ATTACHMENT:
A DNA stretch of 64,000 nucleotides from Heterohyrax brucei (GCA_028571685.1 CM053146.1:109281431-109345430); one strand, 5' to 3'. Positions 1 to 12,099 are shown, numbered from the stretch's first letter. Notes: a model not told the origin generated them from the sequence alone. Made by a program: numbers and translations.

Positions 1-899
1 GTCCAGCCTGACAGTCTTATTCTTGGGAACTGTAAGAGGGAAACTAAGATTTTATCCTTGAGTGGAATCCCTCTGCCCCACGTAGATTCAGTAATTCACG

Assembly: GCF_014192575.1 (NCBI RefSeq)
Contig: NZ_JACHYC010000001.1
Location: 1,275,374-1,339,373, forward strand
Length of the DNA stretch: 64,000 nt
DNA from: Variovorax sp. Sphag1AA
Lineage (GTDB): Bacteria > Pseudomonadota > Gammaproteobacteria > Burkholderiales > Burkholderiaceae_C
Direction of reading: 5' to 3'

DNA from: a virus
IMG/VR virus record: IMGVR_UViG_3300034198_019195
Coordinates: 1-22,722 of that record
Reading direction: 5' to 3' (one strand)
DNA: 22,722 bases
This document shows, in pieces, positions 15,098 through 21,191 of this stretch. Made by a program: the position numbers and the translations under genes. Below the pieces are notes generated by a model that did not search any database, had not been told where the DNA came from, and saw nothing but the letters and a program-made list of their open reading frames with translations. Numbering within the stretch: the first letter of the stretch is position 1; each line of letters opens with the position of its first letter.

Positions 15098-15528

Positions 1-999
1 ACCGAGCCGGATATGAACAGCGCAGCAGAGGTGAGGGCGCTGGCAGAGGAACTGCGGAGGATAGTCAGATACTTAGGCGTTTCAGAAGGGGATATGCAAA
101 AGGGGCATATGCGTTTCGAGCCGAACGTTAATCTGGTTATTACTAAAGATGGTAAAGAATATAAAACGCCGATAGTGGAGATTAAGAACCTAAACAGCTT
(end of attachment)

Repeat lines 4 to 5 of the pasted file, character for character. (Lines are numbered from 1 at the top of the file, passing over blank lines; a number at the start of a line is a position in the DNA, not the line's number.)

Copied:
Assembly: GCF_014192575.1 (NCBI RefSeq)
Contig: NZ_JACHYC010000001.1